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The Making of the Indebted Man: An Essay on the Neoliberal Condition (Semiotext(e) / Intervention Series) Paperback – August 31, 2012
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About the Author
Maurizio Lazzarato is a sociologist and philosopher in Paris. He is the author of Governing by Debt and Signs and Machines: Capitalism and the Production of Subjectivity, both published by Semiotext(e).
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Lazzarato views Financial Capitalism as a de-territorialized form of social production, without any referent, focused on the endless production of signs. This is also how Philosopher Franco Berardi Bifo defines Semio-Capitalism, a term he coined to differentiate the latest phase of industrial development from its earlier bourgeois and feudal forms. Since globalization has in fact increased the size of the “working class”, this analysis may be limited to Post-Industrial / Post-Fordist societies. It should be noted, as economist Dani Rodrik has shown, that “developing countries” are deindustrializing at much faster rates (Premature Deindustrialization), and in certain cases skipping phases of technological development that have traditionally been understood as historical necessities. Premature Deindustrialization, along with the austerity and market liberalization policies imposed on the Global South, makes Lazzarato’s examination relevant to economies at all levels of technological advancement.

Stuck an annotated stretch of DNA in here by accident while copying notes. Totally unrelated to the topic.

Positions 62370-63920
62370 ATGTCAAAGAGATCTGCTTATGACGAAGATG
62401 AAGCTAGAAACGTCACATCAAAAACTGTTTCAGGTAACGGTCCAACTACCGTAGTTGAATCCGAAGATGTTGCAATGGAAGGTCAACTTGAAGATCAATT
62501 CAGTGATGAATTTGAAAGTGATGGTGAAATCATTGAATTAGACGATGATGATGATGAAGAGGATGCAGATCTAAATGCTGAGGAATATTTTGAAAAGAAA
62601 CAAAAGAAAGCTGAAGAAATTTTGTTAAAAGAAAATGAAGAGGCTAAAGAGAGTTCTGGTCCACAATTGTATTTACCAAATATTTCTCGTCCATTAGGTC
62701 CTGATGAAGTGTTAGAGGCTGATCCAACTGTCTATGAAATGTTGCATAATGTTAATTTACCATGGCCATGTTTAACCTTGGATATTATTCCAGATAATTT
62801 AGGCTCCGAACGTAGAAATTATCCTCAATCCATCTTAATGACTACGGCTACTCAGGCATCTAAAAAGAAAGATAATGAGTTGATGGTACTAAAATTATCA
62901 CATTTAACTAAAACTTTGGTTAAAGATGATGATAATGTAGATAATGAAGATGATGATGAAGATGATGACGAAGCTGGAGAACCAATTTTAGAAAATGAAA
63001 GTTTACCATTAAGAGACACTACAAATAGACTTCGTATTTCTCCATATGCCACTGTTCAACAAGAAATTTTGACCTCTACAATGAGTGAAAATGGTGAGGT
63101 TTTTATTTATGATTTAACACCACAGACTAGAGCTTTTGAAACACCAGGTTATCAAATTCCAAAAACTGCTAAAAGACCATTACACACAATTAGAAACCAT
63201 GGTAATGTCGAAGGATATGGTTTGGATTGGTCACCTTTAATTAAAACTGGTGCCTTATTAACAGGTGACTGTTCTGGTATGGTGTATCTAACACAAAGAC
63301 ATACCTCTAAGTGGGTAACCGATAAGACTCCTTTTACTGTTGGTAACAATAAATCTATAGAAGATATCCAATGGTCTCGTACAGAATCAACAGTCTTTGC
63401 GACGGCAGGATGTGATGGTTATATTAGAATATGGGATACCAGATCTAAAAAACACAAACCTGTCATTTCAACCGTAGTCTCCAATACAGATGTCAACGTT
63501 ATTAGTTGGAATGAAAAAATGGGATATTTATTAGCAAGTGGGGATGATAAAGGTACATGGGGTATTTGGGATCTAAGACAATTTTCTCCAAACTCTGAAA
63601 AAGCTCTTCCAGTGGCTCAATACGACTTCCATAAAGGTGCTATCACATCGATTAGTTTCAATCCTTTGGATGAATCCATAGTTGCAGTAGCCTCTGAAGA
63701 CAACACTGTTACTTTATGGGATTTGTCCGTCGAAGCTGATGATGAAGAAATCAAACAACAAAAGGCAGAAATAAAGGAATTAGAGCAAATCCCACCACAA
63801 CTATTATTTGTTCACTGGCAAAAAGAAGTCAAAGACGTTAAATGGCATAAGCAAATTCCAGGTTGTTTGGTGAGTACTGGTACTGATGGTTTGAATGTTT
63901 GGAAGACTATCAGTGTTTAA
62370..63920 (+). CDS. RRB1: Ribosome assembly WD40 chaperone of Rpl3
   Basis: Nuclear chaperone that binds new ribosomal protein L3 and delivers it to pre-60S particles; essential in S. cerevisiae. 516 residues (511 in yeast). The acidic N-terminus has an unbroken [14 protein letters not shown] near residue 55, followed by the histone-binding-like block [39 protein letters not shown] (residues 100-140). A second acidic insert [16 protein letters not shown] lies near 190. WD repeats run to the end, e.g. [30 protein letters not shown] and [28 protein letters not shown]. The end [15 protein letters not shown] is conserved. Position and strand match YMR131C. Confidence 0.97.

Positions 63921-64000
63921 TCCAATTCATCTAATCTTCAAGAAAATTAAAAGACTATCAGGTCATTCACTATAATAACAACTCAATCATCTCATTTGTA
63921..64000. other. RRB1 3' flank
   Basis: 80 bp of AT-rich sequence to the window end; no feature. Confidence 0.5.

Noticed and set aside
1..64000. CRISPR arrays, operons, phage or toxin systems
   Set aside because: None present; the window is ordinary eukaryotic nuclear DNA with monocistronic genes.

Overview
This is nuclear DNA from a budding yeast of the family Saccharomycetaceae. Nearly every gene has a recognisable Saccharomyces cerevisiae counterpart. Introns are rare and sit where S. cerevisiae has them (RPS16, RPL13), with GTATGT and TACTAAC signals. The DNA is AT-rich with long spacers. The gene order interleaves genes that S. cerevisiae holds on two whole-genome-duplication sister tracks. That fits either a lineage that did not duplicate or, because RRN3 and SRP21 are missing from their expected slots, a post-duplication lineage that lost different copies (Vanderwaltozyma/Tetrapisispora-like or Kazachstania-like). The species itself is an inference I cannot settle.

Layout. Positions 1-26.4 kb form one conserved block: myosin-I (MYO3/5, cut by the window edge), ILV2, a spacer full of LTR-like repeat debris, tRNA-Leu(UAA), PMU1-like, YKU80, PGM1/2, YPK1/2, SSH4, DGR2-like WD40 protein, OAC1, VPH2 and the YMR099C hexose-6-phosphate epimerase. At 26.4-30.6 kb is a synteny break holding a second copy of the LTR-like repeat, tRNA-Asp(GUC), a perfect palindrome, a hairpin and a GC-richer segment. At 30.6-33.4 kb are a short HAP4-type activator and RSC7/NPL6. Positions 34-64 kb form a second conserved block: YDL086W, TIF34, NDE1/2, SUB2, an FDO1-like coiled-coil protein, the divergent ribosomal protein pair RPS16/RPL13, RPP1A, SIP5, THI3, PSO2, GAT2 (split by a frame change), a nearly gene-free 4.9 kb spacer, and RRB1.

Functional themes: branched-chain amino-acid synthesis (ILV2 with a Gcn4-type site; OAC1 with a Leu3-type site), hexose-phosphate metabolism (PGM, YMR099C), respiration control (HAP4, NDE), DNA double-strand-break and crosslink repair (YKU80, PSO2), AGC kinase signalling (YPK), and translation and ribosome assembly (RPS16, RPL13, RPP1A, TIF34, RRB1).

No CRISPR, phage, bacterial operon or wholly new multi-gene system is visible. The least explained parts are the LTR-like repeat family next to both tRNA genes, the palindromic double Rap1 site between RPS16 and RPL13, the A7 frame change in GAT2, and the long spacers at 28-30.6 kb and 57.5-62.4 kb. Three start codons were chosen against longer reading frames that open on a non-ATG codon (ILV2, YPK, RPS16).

In this book, Lazaratto presents a genealogy of debt and its rise in neoliberal society. Lazzaratto’s main sources include: Deleuze & Guattari's reading of Nietzsche's second essay in “The Genealogy of Morals”, Marx's theory of money in Capital, and Foucault’s Lectures on Biopolitics. Returning to these sources, Lazzarato decenters the worker/owner distinction and attempts to revive two hypotheses. First, as mentioned above, that it is in debt, and not exchange, that we should see the archetype of social organization. Seeing debt as the archetype of social organization introduces power differentials between social groups, where the creditor is always more powerful than the debtor. Second, that debt makes the economy subjective. This means that debt not only structures relations of production, but also the creation and molding of subjectivity, the subjectivity of the debtor. I recommend this book alongside Undoing The Demos (Wendy Brown), The Limits of Neoliberalism (William Davies), The Trial (Franz Kafka), and the work of Deleuze, Marx, and Nietzsche.